Sam Morris / Las Vegas Sun
Monday, March 25, 2013 | 2 a.m.
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Offseason changes, storylines and questions come for every college basketball team. The Rebels just hoped theirs hadn’t come so soon.
After ending the 2012-13 season Thursday with a 64-61 loss to Cal in the Round of 64, UNLV (25-10) must look ahead to 2013-14. And there’s no doubt a fourth straight first-game exit from the NCAA Tournament will add a little extra pressure to UNLV coach Dave Rice and his staff.
Only the last two of those tournament losses are on Rice’s watch, although both of his were as the much higher seed whereas the previous two were in the No. 8 vs. No. 9 game. It’s different because there’s more expected now, and there’s more expected because Rice has made things different. Or at least tried to.
In a way, he’s a victim of his own recruiting success, as the most common refrain after the Rebels walked off the court for the final time was that so much talent was wasted. Fair or not, Rice has to deal with that and plenty of other things this offseason.
Freshman Anthony Bennett is expected to jump to the NBA, and a couple of other Rebels have decisions to make. What’s the team going to look like next year? What needs to change? Who’s coming in?
Let’s start to answer some of those as we take a look forward:
1. A difference in the players
Whenever a coach takes over a new job, he’s at least partly at the mercy of the players the previous coach left behind. Good, bad or otherwise, they’re simply not his guys, so there’s often not the same relationship that would have been established in the recruiting process and there’s no guarantee the players’ strengths will mesh with the coach’s style.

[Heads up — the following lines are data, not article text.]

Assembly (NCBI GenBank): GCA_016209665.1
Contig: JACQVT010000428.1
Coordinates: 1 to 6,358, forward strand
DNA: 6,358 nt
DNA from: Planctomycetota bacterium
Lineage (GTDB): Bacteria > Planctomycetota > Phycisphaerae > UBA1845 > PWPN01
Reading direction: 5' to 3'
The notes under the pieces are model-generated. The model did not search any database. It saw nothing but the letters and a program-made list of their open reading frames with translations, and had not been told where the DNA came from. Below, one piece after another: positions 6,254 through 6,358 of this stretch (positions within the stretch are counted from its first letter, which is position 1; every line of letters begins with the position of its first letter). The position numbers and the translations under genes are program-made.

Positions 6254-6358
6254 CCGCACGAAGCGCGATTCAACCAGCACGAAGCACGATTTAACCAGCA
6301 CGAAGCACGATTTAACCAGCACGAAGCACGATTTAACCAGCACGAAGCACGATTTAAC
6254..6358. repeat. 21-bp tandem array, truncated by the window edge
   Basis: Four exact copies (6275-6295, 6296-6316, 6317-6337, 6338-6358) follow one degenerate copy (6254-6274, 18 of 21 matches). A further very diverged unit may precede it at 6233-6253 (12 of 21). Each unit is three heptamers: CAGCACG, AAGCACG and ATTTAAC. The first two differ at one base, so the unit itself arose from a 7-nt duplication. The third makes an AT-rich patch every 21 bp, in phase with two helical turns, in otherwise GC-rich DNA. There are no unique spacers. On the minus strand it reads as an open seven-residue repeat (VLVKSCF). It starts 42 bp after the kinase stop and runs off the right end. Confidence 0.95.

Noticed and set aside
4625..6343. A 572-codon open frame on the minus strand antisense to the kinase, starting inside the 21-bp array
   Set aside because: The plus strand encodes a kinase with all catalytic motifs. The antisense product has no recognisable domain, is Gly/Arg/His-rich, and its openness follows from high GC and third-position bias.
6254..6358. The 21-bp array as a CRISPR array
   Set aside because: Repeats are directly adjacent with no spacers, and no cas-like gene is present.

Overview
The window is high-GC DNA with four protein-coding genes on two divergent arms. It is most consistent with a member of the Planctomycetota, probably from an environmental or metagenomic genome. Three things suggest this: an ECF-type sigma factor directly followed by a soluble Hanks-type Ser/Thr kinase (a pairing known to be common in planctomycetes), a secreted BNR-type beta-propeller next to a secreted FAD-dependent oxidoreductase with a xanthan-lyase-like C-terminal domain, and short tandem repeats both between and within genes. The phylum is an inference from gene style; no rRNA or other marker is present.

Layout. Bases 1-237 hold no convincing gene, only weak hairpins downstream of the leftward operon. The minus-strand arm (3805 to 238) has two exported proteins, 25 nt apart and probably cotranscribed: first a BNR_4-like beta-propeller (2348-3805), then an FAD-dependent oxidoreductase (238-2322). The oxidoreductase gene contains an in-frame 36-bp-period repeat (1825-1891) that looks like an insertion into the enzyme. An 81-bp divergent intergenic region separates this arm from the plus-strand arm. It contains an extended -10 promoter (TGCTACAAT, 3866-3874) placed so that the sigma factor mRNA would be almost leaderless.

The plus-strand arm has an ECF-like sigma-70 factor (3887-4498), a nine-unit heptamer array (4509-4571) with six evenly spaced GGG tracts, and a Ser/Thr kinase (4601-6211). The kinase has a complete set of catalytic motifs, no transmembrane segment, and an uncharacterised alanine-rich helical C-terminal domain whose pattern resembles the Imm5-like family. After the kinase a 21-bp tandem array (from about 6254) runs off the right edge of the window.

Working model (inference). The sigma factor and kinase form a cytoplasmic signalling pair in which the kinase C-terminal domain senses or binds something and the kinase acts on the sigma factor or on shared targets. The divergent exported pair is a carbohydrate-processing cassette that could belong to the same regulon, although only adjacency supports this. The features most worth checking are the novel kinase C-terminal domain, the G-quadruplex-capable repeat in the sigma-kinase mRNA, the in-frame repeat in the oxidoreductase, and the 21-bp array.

Rice will praise former UNLV coach Lon Kruger and the players who were already here every chance he gets. And the pairing, plus the guys Rice’s staff has started bringing in, has resulted in 51 victories, which is a school record for a coach’s first two seasons.
Still, the difference between taking over a program and running one as your own is getting a roster full of your own players, and Rice is nearly there. The only Kruger guys with eligibility remaining are Carlos Lopez-Sosa and Mike Moser, who committed to Kruger but played only for Rice. And there’s a chance neither one returns next season, though we should know more on that in the coming weeks.
That leaves only Dantley Walker, the high-scoring Lincoln County High guard who committed to Kruger before serving the past two years on an LDS mission. He’s one of five guys joining the team this offseason and the only one who wasn’t recruited to Las Vegas by Rice’s staff.
2. A difference in the style
Two things worth noting in regard to Rice getting his own players into the program: First is that there should be more of the “Runnin’ Rebel Basketball” Rice often refers to, including more full-court pressure and the turnover-driven defense that led to so many points scored in the early '90s.
And second, having (mostly) all his own players puts more pressure on Rice to produce. Not just in the regular season, but come tournament time, too.
Every coach would rather have his own players because he knows what he’s looking for better than anyone else, but it also means there’s one less excuse. Not that Rice or his staff make excuses, but most everyone is aware that accommodations have to be made when you want to play a certain way with guys who have been doing something different.